Synthesis and antibacterial activity of silver nanoparticles with different sizes
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Silver nanoparticles with different sizes (7, 29, and 89 nm mean values) were synthesized using gallic acid in an aqueous chemical reduction method. The nanoparticles were characterized using transmission electron microscopy (TEM), dynamic light scattering (DLS), X-ray diffraction (XRD), and ultraviolet–visible (UV–Vis) absorption spectroscopy; the antibacterial activity was assessed using the standard microdilution method, determining the minimum inhibitory concentration (MIC) according to the National Committee for Clinical Laboratory Standards. From the microscopies studies (TEM) we observed that silver nanoparticles have spherical (7 and 29 nm) and pseudospherical shape (89 nm) with a narrow size distribution. The sizes of the silver nanoparticles were controlled by varying some experimental conditions. It was found that the antibacterial activity of the nanoparticles varies when their size diminishes.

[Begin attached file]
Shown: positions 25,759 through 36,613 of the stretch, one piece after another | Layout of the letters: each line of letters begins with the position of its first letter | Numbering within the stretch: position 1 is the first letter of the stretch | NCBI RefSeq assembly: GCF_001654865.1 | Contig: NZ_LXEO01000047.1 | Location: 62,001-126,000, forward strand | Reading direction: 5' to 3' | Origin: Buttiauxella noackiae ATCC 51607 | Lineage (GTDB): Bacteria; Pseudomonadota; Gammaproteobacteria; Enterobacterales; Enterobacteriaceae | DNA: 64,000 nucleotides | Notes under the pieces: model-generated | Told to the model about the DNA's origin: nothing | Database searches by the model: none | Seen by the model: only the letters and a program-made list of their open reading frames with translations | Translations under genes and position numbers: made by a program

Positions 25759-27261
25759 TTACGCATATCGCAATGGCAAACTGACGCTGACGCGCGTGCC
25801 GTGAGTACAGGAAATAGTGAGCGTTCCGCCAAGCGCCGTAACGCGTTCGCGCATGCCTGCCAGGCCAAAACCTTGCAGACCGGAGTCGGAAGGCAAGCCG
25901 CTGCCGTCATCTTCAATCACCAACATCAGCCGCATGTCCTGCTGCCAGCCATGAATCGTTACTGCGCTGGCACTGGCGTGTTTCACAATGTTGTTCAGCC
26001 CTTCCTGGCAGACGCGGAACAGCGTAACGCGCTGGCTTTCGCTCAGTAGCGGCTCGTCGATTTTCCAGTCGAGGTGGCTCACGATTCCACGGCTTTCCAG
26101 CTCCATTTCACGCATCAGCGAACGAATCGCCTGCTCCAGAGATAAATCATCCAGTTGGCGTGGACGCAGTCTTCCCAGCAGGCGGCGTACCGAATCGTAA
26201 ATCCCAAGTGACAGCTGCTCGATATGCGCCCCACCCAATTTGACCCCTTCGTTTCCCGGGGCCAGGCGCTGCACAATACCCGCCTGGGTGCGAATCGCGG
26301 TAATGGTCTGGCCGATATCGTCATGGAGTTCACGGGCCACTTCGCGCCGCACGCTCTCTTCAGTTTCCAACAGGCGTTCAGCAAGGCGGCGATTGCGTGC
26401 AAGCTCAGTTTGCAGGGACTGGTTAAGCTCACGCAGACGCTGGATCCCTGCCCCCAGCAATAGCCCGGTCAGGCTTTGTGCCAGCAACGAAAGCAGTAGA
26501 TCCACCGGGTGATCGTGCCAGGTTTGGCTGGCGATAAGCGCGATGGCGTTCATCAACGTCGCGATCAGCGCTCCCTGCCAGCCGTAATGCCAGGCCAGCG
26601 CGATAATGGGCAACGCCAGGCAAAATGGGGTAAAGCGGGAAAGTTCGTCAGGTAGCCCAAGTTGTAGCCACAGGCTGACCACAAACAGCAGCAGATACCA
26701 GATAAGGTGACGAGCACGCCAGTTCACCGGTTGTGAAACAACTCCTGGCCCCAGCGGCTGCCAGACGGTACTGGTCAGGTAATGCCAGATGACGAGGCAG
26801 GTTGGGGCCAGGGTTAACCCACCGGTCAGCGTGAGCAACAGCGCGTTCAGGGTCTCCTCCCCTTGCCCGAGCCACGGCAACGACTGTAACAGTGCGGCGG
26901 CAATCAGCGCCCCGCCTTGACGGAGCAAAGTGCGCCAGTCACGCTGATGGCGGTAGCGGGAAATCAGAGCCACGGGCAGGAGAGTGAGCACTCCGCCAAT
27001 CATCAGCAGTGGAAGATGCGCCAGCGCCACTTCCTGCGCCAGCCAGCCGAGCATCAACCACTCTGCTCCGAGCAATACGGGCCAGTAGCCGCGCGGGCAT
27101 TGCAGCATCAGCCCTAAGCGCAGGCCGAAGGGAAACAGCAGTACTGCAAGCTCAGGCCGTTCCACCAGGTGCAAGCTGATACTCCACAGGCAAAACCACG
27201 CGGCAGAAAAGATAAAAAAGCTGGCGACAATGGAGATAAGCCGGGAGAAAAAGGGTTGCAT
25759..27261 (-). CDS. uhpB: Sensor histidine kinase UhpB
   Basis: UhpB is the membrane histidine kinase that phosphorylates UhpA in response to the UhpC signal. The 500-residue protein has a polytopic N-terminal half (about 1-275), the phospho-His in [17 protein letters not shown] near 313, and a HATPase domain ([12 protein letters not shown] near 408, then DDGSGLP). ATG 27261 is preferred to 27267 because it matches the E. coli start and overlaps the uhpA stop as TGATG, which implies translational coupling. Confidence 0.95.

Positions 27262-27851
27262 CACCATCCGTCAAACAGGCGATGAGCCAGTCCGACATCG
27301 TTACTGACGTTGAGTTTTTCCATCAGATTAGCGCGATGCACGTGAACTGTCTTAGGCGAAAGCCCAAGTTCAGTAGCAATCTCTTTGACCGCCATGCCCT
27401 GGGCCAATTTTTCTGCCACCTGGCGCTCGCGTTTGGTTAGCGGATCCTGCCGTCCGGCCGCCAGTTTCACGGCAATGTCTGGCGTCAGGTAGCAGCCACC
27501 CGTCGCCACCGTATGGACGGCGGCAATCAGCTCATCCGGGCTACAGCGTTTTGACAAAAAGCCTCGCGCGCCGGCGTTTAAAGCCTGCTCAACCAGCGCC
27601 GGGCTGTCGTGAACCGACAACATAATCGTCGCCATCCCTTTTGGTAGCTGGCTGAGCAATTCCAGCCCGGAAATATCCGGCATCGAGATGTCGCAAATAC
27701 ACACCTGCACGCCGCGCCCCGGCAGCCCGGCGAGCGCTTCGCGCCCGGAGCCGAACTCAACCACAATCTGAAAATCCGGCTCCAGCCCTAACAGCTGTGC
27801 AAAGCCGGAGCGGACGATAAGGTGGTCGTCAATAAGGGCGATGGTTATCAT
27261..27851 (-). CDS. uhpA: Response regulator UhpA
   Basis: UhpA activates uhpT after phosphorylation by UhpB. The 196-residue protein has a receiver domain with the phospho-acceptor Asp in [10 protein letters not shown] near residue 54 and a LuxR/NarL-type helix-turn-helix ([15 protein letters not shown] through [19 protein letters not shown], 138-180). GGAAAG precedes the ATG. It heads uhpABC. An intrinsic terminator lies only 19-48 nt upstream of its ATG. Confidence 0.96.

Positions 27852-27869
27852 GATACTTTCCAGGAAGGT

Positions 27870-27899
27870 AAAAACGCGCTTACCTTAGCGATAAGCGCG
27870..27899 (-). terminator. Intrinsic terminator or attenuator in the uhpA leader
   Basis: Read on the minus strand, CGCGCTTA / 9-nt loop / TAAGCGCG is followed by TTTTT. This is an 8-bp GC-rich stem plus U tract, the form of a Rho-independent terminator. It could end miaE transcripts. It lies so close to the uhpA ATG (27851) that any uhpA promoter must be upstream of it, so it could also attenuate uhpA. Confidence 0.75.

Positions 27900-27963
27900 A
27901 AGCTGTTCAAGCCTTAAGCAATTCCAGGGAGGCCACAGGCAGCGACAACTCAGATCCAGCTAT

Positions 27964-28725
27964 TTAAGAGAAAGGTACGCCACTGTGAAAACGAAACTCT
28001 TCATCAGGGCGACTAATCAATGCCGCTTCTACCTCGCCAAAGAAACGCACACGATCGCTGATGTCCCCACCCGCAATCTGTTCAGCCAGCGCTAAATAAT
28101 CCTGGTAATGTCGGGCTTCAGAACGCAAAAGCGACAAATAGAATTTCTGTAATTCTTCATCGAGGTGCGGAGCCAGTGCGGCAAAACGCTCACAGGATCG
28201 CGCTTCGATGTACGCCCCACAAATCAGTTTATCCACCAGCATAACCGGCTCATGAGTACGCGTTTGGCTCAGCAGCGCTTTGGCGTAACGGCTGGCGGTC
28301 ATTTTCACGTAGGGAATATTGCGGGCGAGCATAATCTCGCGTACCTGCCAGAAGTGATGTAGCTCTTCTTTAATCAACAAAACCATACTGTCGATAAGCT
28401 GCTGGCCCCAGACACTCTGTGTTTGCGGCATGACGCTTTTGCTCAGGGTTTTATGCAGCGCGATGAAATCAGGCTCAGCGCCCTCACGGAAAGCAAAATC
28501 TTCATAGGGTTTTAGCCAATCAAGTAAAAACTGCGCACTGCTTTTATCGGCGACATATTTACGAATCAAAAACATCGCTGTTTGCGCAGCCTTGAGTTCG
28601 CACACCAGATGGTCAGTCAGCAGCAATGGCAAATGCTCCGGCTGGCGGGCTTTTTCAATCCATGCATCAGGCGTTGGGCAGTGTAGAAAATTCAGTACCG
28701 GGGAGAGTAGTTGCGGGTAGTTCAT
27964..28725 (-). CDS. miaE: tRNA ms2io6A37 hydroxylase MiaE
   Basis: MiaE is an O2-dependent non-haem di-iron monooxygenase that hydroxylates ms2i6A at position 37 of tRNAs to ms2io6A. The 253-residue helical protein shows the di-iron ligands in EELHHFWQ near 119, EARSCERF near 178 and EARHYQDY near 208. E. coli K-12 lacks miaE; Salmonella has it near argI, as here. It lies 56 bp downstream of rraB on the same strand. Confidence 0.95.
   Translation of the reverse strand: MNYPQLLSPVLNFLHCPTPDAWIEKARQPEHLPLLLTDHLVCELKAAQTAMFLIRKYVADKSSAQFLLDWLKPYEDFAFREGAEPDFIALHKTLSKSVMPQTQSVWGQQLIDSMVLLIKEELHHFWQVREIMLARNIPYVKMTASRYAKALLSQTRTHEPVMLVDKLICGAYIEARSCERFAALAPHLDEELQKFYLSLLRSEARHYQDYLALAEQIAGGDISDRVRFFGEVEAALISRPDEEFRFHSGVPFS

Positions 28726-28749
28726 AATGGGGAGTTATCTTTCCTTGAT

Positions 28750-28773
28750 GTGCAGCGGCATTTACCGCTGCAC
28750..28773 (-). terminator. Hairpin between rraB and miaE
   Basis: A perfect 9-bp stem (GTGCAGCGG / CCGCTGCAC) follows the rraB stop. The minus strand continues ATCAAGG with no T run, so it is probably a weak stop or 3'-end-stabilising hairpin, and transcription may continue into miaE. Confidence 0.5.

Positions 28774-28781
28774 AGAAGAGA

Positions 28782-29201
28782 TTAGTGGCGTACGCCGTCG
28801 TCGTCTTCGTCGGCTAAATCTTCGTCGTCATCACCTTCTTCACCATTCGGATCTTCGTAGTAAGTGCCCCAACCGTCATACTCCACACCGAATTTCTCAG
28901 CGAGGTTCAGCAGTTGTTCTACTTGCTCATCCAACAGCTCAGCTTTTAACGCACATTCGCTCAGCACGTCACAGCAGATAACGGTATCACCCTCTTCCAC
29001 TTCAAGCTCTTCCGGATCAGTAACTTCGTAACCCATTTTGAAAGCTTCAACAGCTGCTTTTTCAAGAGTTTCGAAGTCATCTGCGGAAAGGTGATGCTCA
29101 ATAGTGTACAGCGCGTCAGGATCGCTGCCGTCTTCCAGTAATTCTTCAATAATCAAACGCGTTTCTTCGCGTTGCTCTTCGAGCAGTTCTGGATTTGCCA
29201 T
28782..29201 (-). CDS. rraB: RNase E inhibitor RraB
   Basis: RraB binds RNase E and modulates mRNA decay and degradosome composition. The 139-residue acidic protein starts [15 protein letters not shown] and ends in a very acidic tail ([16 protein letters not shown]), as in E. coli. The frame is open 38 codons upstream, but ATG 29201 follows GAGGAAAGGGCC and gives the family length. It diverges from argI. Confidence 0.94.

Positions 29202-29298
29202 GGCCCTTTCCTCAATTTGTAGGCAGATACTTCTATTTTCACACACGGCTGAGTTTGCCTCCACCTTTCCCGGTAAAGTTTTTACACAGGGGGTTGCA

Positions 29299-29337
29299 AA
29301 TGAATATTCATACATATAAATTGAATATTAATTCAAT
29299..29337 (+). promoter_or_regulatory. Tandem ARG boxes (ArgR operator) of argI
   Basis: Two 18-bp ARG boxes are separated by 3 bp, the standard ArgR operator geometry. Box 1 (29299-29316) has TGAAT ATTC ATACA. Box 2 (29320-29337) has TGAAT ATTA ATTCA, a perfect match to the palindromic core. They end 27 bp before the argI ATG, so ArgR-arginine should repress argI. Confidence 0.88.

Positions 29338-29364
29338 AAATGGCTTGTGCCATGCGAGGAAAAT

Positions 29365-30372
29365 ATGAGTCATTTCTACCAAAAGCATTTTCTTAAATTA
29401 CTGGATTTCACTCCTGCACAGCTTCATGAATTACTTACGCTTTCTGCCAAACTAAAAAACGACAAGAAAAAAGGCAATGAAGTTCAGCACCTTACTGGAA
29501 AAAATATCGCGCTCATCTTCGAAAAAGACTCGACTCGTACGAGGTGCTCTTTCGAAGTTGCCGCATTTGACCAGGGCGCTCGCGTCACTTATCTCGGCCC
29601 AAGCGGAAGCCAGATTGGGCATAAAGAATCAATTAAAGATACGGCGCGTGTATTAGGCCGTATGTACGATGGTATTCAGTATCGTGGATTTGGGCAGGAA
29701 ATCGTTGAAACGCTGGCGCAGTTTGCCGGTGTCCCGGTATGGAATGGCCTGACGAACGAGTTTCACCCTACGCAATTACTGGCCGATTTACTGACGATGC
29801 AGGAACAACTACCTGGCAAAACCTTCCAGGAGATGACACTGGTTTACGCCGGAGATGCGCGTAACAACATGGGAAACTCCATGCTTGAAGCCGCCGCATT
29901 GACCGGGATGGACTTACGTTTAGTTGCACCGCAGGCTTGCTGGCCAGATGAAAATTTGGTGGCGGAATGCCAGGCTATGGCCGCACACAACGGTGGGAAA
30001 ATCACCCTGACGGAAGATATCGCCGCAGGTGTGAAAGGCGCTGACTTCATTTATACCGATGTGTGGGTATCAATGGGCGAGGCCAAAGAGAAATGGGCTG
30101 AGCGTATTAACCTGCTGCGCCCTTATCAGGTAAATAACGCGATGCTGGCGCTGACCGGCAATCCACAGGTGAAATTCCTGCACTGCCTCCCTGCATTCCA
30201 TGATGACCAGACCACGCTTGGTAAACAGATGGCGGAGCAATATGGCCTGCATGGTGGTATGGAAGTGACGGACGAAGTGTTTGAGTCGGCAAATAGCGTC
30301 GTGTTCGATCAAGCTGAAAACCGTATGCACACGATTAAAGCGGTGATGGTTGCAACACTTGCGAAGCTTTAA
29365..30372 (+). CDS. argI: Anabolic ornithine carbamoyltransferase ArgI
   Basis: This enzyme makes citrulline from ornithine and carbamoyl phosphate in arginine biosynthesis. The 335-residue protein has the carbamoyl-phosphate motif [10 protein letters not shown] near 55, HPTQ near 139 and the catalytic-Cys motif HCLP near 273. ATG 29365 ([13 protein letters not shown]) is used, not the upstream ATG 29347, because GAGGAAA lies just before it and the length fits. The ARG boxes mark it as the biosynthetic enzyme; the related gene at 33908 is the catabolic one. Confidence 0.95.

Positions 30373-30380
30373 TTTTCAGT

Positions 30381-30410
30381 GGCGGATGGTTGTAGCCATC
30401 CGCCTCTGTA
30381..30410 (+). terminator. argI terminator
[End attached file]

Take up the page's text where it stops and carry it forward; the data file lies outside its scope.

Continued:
KeywordsAntibacterial-activity Ag-nanoparticles Synthesis Nanobiotechnology EHS
Transmission electron microscopy
Dynamic light scattering
Minimum inhibitory concentration
This work was partially supported by Fondo de Apoyo a la Investigación (FAI) of Universidad Autónoma de San Luis Potosí (UASLP) and CONACYT-61257. N. Niño-Martínez would like to thank CONACYT for the scholarship No. 185006.
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